Trump: What if we ended the daily press briefing and I did a press conference myself every two weeks?
This … could be a good idea, actually! Provided that when he suggests ending the daily briefing, he means ending the garbage on-camera spectacle we’ve all come to know and hate. As a matter of basic accountability, the press secretary would still need to be made available to answer questions off-camera from the media day to day, whether via a gaggle or some other format. The Sean Spicers and Josh Earnests of the world rarely make real news in their interactions with the press. but it does happen. Can’t take that away.
In exchange for losing their daily TV privileges the media would get a televised crack at the president himself twice a month, which, if February’s presser was any measure, would make more news and provide more entertainment than 10 Spicer briefings. But here’s the problem: Who trusts Trump to stick to the two-week schedule reliably over time? Maybe there’d be two pressers the first month, then one the next month, then none the month after, and meanwhile the daily briefing would be long gone. The way to get him to commit might be to suggest bi-monthly primetime press conferences, some of which may be picked up by the broadcast networks. Turn the presidential press conference into a fortnightly “Trump Show” at 9 p.m. ET and you might hook him.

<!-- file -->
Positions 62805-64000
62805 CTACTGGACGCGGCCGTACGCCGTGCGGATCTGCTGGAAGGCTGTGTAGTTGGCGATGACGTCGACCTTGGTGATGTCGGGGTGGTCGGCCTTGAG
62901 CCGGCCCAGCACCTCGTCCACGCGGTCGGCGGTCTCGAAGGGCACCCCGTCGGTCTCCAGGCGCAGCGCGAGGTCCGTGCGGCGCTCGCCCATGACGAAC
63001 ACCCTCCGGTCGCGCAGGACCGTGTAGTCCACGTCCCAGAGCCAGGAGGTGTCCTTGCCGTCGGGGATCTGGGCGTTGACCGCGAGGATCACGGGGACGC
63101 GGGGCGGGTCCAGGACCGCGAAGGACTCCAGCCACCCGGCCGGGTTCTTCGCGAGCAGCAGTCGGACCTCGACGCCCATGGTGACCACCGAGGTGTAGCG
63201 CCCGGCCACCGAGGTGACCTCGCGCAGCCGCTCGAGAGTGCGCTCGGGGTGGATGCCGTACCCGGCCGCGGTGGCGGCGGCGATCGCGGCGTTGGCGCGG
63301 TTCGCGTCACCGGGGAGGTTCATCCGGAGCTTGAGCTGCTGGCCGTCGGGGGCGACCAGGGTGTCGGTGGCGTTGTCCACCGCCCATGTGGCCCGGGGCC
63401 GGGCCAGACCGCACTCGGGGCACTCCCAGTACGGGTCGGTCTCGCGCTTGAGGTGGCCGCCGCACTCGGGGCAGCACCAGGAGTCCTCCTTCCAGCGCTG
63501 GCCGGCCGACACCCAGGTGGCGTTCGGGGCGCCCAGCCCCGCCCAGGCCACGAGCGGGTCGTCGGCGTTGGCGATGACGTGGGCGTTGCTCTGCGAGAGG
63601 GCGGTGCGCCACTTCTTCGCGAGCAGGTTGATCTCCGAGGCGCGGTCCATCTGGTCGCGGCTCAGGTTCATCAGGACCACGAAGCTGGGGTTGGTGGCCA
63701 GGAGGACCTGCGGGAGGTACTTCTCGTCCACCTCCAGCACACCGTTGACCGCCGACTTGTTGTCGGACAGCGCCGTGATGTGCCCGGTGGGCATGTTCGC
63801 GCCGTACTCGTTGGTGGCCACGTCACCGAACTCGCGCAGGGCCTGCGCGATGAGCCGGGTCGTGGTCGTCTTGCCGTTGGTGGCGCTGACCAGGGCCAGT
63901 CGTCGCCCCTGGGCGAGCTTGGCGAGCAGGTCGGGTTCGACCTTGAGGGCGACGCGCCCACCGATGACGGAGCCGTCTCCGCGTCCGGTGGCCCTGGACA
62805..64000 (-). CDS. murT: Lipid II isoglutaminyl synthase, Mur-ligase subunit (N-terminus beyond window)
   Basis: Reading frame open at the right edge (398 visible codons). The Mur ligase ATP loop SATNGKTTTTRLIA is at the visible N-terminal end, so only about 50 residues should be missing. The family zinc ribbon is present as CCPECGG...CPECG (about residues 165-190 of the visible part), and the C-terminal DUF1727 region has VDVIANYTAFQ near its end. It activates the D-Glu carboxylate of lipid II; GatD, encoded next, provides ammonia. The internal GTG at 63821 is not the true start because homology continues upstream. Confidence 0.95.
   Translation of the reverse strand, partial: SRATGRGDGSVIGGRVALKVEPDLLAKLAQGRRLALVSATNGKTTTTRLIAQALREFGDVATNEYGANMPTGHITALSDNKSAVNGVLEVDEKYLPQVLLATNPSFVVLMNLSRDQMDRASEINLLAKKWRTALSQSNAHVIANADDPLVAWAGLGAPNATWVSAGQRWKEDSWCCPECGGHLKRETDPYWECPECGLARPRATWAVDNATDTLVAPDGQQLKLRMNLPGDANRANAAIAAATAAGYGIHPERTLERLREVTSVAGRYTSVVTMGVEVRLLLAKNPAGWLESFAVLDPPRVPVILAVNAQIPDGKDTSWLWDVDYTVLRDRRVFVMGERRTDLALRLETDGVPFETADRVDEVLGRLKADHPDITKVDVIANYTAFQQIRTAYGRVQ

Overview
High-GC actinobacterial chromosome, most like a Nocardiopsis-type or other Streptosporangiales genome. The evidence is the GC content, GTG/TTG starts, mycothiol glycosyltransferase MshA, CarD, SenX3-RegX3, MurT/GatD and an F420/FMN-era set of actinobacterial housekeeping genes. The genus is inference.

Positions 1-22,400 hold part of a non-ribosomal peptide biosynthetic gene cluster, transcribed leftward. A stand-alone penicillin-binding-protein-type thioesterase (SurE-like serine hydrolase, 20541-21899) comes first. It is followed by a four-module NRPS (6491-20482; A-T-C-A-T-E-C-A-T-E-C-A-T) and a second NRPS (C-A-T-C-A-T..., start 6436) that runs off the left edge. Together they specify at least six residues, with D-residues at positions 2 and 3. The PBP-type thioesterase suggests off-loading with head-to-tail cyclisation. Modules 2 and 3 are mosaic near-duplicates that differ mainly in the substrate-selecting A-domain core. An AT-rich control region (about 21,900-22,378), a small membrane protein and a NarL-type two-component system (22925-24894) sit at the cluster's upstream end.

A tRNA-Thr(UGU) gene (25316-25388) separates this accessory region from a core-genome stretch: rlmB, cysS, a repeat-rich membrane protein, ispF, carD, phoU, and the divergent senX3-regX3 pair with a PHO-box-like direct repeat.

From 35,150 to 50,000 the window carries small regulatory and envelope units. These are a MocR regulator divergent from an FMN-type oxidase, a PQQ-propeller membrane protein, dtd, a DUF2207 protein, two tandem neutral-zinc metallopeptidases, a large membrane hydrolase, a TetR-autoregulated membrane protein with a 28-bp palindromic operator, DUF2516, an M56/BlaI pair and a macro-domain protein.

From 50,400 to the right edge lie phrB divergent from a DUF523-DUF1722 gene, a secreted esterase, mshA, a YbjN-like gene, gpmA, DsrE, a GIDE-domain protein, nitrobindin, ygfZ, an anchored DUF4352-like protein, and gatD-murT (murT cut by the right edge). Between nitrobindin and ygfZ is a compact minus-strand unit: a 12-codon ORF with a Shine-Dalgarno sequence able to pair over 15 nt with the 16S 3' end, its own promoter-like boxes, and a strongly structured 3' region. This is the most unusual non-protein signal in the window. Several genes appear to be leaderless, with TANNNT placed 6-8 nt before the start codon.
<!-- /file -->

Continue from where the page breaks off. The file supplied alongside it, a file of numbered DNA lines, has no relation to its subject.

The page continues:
Also, note how quickly he answers Pirro’s question about whether he’s moving too fast for the White House communications team. He’s right, but he seems to think the problem is that they’re not moving fast enough to keep up with him rather than him not looping them in on his decisions with sufficient advance time to form a strategy.
The news stunned Comey, who saw news of his dismissal on TV while speaking inside the FBI office in Los Angeles. It startled all but the uppermost ring of White House advisers, who said grumbling about Comey hadn’t dominated their own morning senior staff meetings. Other top officials learned just before it happened and were unaware Trump was considering firing Comey. “Nobody really knew,” one senior White House official said. “Our phones all buzzed and people said, ‘What?’”…
Two White House officials said there was little communications strategy in handling the firing, and that staffers were given talking points late Tuesday for hastily arranged media appearances. Aides soon circulated previous quotes from Schumer hitting Comey. After Schumer called for a special prosecutor, the White House huddled in press secretary Sean Spicer’s office to devise a strategy and sent “fresh faces” to TV, one White House official said.
Trump had reportedly been thinking of firing Comey for a whole week yet the press team got caught flat-footed. If that’s because he was afraid to let his own people know ahead of time for fear that the news would leak then he has bigger problems with Spicer’s department than the daily briefing. Exit question: He’s a little hesitant when asked about Spicer’s future, no?